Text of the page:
Scanlan: Fans, despite being called out, brave elements in name of hockey history

 

 
 
 
 
Jean-Gabriel Pageau celebrates his second-period goal with the bench during the NHL100 Classic on Saturday, Dec. 16, 2017.
 

Jean-Gabriel Pageau celebrates his second-period goal with the bench during the NHL100 Classic on Saturday, Dec. 16, 2017.

Photograph by: Wayne Cuddington, Ottawa Citizen

From the department of extreme fandom, we bring you the NHL100 Classic.

It’s a place where folks are willing to freeze their extremities in the name of outdoor sporting spectacle, and pay up to $400 for the privilege. TD Place Stadium (rebranded by Scotiabank for the weekend) was full to bursting with hockey fans in a football setting, braving temperatures in the -15 C range, with a windchill of -22, the second-coldest modern outdoor game on record after the Edmonton meat locker of 2003.

As if freezing in an outdoor setting, at inflated prices weren’t sacrifice enough, those same fans had to suffer the indignity of being called out by their owner prior to this spectacle for not buying enough tickets to those other, more mundane home games of the NHL regular season.

In just the latest example of Eugene Melnyk being oblivious to established corporate instincts, the Senators owner outdid himself by hinting at moving the franchise or slashing his payroll, perhaps even finding an arena location around town that is NOT LeBreton Flats.

The owner thinks out loud and the results are frightening. Great way to sell tickets, boss.

The ill-timed rant served to diminish the spectacle of the outdoor classic which Melnyk often boasted of, a celebration of the 100th anniversary of the NHL’s first scheduled games.

Matching the visible vapour of their breath was steam pouring from fans’ ears. Throughout the day Saturday, the hashtag #MelnykOut was making the rounds on social media. One young fan named Nick Dunne penned a heartfelt open letter to Melnyk imploring him to abandon ownership and sell the franchise for its own sake.

“On behalf of the city I love and call my home, we implore you to move on from this team . . .”

The young fan surely expressed the thoughts of many caught up in an expletive-charged anti-owner chant from the stands.

Credit the fan base, and the Senators and Montreal Canadiens. Despite the owner’s sour song, the show did go on. Fans were engaged — frozen but engaged. They danced for warmth and exploded with joy when that noted Habs slayer, Jean-Gabriel Pageau, scored the game’s first goal.

The hockey itself nearly always suffers from these outdoor spectacles, the NHL game so finely tuned it can’t quickly adapt to quickie-outdoor ice and weather whims. Players like their temps controlled, the ice just so, none of which is a fit for an outdoor sheet. The wonder is that more players don’t get hurt.

Fans aren’t well served by these events, either. Beyond the cold, there is the issue of sight lines — closer to fright lines in some cases. Sit too low and the boards block views of the puck. From on high, up in the corners of the stands, the game is pretty much a rumour, the rink taking up a fraction of the football field dimensions.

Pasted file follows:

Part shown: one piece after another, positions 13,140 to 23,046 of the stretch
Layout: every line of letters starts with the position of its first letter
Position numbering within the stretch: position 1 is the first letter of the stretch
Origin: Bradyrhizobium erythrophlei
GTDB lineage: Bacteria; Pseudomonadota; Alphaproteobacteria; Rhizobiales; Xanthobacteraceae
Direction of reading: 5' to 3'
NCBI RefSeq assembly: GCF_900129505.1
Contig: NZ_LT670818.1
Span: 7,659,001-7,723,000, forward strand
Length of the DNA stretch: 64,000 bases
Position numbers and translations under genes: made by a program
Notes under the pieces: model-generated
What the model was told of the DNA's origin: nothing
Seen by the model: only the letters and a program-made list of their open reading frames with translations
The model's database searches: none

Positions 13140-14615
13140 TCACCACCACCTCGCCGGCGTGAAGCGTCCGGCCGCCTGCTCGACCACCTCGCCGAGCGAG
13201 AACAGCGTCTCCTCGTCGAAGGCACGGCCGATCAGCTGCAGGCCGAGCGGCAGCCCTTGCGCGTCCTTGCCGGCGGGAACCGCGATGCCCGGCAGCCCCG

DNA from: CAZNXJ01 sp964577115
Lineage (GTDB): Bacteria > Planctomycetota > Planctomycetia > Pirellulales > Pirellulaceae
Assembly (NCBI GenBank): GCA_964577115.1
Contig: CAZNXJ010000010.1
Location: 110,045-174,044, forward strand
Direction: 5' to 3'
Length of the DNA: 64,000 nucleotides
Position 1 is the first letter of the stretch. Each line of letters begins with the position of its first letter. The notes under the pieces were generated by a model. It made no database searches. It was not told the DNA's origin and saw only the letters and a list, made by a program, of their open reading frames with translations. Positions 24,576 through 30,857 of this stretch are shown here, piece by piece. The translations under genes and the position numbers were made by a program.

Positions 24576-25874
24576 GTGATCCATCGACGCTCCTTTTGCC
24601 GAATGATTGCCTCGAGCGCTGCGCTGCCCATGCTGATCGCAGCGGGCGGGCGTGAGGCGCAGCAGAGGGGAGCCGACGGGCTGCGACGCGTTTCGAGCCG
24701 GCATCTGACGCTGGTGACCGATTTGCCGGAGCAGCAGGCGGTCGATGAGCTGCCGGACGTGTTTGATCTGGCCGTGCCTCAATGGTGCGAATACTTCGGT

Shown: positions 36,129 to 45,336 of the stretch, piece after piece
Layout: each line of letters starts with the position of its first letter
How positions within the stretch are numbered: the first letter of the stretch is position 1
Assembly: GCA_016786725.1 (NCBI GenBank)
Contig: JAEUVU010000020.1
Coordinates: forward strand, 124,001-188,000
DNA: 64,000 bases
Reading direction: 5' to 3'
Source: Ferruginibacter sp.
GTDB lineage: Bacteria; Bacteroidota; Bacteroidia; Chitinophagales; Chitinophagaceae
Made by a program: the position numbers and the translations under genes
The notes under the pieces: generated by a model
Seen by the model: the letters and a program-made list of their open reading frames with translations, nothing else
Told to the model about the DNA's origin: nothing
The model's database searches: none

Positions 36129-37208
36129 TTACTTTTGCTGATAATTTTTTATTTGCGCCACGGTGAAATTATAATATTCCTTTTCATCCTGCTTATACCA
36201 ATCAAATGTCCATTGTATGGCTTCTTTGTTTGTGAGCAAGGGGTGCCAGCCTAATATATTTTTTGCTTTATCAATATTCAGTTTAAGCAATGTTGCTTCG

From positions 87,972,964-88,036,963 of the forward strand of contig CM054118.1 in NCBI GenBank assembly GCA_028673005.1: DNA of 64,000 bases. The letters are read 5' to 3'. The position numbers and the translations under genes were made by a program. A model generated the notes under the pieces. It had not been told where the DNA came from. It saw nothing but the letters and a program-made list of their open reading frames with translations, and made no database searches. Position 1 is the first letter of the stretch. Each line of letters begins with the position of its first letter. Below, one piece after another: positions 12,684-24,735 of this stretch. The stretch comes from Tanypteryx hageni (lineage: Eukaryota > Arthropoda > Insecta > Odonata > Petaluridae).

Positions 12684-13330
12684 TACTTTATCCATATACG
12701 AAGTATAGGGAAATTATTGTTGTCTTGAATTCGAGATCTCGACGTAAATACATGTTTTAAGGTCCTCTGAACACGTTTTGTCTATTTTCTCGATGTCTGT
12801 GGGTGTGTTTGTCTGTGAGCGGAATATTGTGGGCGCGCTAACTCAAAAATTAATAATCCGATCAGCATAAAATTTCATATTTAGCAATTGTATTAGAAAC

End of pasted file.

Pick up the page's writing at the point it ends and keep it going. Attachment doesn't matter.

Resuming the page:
And little things, like the Habs in white and blue colours that looked so Maple Leaf-life. The puck, hard to pick up visually on that greyish sheet of ice. Pucks bouncing. Frozen mitts struggling to control it.

In the past decade, the NHL has done outdoor games ad nauseam, but Ottawa survived its first event, and likely won’t mind if it doesn’t return for a while.

Now, back to business as unusual, as we say in the nation’s capital.

Oddly, this idea that sport gets bogged down with owners, managers and the business of selling tickets, and signing players to satisfactory contracts is hardly new.

Ottawa hockey historian Paul Kitchen will tell you that the original NHL game here 100 years ago — Dec. 19, 1917 — at Dey’s Arena “in sub-zero temperatures” was sidetracked by a contract dispute between the Senators and two of their star players, defenceman Hamby Shore and winger Jack Darragh. Seems the Senators had to start the game minus these two holdouts, huddled underneath the stands trying to get deals done. By the time the two were signed and inserted into the game, the Canadiens had a sizable lead and coasted to a 7-4 victory.

Kitchen’s book, Win, Tie or Wrangle: The Inside Story of the old Ottawa Senators 1883-1935 also makes note of the newly decked-out arena inside the Aberdeen Pavilion in 1904, just a wrist shot away from Saturday’s ice surface at Lansdowne. That early Ottawa team defended the Stanley Cup in a challenge from the Winnipeg Rowing Club, a Lansdowne series so rough the Manitobans worried about finding enough healthy bodies to ice a roster, so many players were brutalized in Game 1.

“The Winnipeggers were no angels, but it was clear even to Ottawa supporters, who booed and hissed their own team, that the Ottawas were looking for trouble,” Kitchen wrote.

Luckily, Chris Neil lived to play in a different era, when pulverizing an opponent could make a guy a local hero.

The anti-hero on Sunday was an owner who chose the grandest occasion of the season to throw his fans under the bus — the same fans who risked frostbite for the sake of the club.

wscanlan@postmedia.com

twitter/@hockeyscanner

 
 
 
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Jean-Gabriel Pageau celebrates his second-period goal with the bench during the NHL100 Classic on Saturday, Dec. 16, 2017.
 

Jean-Gabriel Pageau celebrates his second-period goal with the bench during the NHL100 Classic on Saturday, Dec. 16, 2017.

Photograph by: Wayne Cuddington, Ottawa Citizen

 
 
 
 
 
 
 
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